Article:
Order of the Black Swan
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The Order of the Black Swan (French: Companie du Cigne Noir or Compaignie du Cine) was a short-lived chivalric order founded by Amadeus VI of Savoy in 1350. It was defunct by 1364, when Amadeus founded the Order of the Collar in its stead. Along with Amadeus, Amadeus III of Geneva and Galeazzo Visconti were the "great lords" (grans seignours) of the Order. At the time of its founding, the existence of black swans was unknown to Europeans.
The order was originally composed of fourteen knights. The requirements of membership were the possession of a charger and a palfrey, and the ability to serve at one's own expense for one week whenever required. The Order did collect dues (at least from noblemen, riches hommes) for purposes estreordinaire (extraordinary) according to rank (puissance): eight écus from a knight banneret, four from what they called a chivallier simple, and one from any squire. Annually on Saint Andrew's Day the knights assembled and approved expenditures. In the meantime, the monies were stored in several religious establishments.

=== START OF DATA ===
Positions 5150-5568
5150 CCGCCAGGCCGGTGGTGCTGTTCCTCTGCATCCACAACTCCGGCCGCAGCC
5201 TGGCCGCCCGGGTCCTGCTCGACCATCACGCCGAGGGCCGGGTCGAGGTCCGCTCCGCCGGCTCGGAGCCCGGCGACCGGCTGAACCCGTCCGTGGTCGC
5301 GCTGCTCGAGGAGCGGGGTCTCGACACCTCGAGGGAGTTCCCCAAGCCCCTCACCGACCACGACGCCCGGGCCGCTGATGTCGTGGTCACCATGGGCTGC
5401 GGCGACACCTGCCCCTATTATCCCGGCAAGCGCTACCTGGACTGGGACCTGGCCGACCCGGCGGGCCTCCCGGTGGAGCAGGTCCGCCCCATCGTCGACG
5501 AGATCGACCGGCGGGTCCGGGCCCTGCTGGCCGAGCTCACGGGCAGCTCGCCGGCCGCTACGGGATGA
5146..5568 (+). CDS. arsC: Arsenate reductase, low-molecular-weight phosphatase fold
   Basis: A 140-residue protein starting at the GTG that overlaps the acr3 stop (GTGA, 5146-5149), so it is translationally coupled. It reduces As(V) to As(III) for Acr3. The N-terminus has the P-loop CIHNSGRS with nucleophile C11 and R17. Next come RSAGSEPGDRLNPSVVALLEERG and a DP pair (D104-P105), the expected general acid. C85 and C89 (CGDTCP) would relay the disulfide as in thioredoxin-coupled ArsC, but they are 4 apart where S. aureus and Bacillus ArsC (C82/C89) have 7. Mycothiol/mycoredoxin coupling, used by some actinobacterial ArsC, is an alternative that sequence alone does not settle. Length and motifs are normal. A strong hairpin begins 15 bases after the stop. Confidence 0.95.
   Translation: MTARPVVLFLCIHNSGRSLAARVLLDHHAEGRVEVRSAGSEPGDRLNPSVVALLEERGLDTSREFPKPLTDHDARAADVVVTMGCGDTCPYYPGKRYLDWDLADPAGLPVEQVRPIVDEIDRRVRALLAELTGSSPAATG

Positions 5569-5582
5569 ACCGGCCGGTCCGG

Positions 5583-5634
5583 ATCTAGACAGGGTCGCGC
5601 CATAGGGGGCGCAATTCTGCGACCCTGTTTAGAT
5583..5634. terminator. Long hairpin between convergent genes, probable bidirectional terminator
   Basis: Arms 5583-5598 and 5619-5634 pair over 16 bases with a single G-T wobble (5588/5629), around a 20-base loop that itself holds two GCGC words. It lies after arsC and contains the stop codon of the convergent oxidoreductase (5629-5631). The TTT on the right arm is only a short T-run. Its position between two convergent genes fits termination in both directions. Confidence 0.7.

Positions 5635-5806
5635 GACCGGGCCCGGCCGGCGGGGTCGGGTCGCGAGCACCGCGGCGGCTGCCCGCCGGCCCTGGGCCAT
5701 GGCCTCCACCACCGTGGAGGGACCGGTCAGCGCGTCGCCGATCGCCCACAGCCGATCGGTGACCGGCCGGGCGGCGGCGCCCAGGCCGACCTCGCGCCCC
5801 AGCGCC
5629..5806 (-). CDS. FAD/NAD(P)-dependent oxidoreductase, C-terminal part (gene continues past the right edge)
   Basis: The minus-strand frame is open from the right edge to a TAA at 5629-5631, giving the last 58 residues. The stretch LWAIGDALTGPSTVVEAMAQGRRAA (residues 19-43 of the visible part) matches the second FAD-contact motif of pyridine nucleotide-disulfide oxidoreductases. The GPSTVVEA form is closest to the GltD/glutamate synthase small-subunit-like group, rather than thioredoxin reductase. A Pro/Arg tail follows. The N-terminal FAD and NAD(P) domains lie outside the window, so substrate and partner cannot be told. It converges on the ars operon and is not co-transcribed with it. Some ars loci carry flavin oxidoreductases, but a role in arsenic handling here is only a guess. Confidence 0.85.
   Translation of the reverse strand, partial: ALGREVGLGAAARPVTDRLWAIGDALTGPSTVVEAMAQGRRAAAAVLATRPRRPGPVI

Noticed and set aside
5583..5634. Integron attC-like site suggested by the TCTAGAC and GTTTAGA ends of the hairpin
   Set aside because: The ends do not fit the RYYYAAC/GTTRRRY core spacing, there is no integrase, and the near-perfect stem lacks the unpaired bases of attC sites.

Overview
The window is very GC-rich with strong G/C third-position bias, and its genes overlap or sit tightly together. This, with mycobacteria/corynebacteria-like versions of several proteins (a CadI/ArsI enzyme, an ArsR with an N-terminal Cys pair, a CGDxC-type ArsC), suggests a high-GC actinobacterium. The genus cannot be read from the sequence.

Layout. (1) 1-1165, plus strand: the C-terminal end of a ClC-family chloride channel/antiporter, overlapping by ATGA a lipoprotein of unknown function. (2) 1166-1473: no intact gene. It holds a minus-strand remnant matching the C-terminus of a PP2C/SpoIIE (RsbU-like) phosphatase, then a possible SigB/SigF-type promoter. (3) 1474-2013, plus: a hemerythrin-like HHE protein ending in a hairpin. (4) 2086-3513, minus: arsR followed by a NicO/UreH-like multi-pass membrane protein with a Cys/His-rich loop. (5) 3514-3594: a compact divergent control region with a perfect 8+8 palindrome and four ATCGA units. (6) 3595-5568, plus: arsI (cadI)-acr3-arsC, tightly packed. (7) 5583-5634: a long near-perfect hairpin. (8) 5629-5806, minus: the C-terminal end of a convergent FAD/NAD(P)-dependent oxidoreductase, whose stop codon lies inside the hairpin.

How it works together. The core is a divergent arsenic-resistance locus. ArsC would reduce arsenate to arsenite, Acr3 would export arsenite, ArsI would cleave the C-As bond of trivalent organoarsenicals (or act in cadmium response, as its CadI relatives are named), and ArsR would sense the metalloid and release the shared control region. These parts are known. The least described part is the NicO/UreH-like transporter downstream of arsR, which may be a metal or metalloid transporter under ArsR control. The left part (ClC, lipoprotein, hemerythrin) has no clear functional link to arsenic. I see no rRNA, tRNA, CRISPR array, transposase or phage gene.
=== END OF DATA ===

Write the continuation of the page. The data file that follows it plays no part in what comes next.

The Order's emblem was a black swan with red beak and feet on a white field, and members (compaignons) were required to display it, usually on their shields. Members swore an oath to defend each other, even against relatives beyond the degree of first cousin, and to submit all disputes between themselves to the judgement of the membership. Any knight who refused to abide by the arbitration of the others was expelled and his former comrades joined in arms against him.
- Charles Buet (1878), Les ducs de Savoie aux XVe et XVIe siècles (Tours: Alfred Mame et Fils).
- Eugene L. Cox (1967), The Green Count of Savoy: Amadeus VI and Transalpine Savoy in the Fourteenth Century (Princeton, New Jersey: Princeton University Press).